The Disability Discrimination Act and cancer
Am I covered by the Disability Discrimination Act if I have cancer?
Yes, the Disability Discrimination Act (now the Equality Act) covers you if you have cancer. The following links take you to sections about
The Disability Discrimination Act (DDA) was originally written in 1995 and was last updated in December 2005. This Act was in place to end discrimination against disabled people. It aimed to make sure people aren’t treated differently or less well because they have a disability.
From 1 October 2010, the Equality Act replaced most of the Disability Discrimination Act (DDA). But the Disability Equality Duty in the DDA continues to apply. This Act applies to people with cancer or those who have had cancer in the past. All cancers are included. And you are protected by the Act from the time you are diagnosed with cancer.
The Equality Act considers a diagnosis of cancer as a disability. You don’t have to have symptoms or to consider yourself to be disabled by your cancer to be covered. But the Act gives you important rights. These rights might affect
These rights mean that you can negotiate for reasonable changes in your work or workplace. The term reasonable means that any changes or adaptations must be practical for your employer, in terms of cost and effects on other workers.
For example, if you need time off work for treatment and recovery your employer might allow you a period of leave and your job will still be there when you want to go back. Or it might be reasonable to have more flexible working hours so you can carry on working. And the Act also gives you legal protection if you feel your employer has treated you unfairly.
You don’t have to tell your employer you have cancer. But if you don’t tell them, they can’t make any changes to your job or workplace. You can ask your employer to keep the information confidential so only people you agree to have this information are told.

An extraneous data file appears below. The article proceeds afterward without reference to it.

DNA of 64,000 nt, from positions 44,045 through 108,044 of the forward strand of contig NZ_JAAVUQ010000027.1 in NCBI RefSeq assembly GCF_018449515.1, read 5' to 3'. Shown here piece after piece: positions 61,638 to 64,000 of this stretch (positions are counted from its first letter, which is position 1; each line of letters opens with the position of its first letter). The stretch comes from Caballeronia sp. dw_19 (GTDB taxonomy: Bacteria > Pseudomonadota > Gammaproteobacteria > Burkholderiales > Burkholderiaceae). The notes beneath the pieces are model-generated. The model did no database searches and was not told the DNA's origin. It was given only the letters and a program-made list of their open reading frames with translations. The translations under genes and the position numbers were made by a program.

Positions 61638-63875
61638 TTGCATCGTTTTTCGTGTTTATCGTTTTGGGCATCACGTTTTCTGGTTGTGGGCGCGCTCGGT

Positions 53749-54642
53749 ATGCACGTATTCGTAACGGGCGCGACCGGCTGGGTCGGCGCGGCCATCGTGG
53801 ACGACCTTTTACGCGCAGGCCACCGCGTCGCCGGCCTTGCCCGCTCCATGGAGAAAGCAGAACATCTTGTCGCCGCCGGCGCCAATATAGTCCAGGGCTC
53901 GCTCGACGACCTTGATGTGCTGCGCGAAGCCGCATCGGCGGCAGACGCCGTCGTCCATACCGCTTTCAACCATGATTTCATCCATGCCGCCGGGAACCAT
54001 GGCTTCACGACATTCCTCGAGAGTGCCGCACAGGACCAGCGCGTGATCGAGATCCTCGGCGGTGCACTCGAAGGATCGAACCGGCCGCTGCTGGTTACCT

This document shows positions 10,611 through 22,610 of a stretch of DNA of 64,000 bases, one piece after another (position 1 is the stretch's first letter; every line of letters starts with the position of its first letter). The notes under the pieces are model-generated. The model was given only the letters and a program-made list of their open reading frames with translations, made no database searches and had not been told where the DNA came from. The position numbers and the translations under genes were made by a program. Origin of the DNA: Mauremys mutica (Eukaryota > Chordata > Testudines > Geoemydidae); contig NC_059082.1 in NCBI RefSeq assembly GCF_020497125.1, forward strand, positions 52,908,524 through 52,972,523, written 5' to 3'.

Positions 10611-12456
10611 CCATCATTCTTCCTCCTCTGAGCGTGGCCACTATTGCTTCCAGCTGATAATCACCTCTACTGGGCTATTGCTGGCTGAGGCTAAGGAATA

People involved in your education should not treat you less well because you have cancer. An example of this might be your college making sure you get notes from lectures you miss due to having treatment.
Providers of any services you might use have to make sure that you can use them in the same way as people without a disability. Examples of this are supermarkets giving you help when you are shopping. Or shops making changes to their buildings so that it’s easier for you to get around them if you have problems walking.
There are special rules about insurance in the Equality Act. For example, life insurance, health insurance or car insurance companies have to use reliable medical information and look at all the relevant factors when you apply for insurance. If you have a type of cancer which statistics show is either curable or manageable, it might be against the law for the life insurance company to refuse you insurance or charge you a higher premium. This might mean that insurers need to ask your doctor for more detailed information about your condition.
One example of the rights you have under the Equality Act is that landlords can’t refuse to let a property to you because you have a disability.
If you feel you have been discriminated against because of having cancer there are a number of ways of dealing with it. It is always best to start with talking to the person involved about your concerns. This might be your employer, tutor or landlord. It helps to keep a record of what happened and when it happened. If the problem is with your employer you could speak with your union or human resources officer. Also your local Jobcentre Plus Office will have information about a scheme called Access to Work that can help with making changes at your place of work.
If you aren’t able to resolve the problem by discussion, you can also get advice from the Citizens Advice Bureau. Some people who can’t resolve the problem may want to go further and take legal action. Before you do this, it is important that you take advice and gain as much information as you can. Sources of advice are listed below. You will need to think about the cost, because taking legal action can be very expensive. Most people are able to resolve problems without taking any legal action.
To learn more about the Equality Act and your rights, you can contact
- The Equality and Human Rights Commission who provide information about your rights and have a helpline you can call.
- Direct.gov – a government website providing information about government information and services, including the EA.
- The Citizens Advice Bureau
And we have information about some of the practical aspects of coping with cancer.
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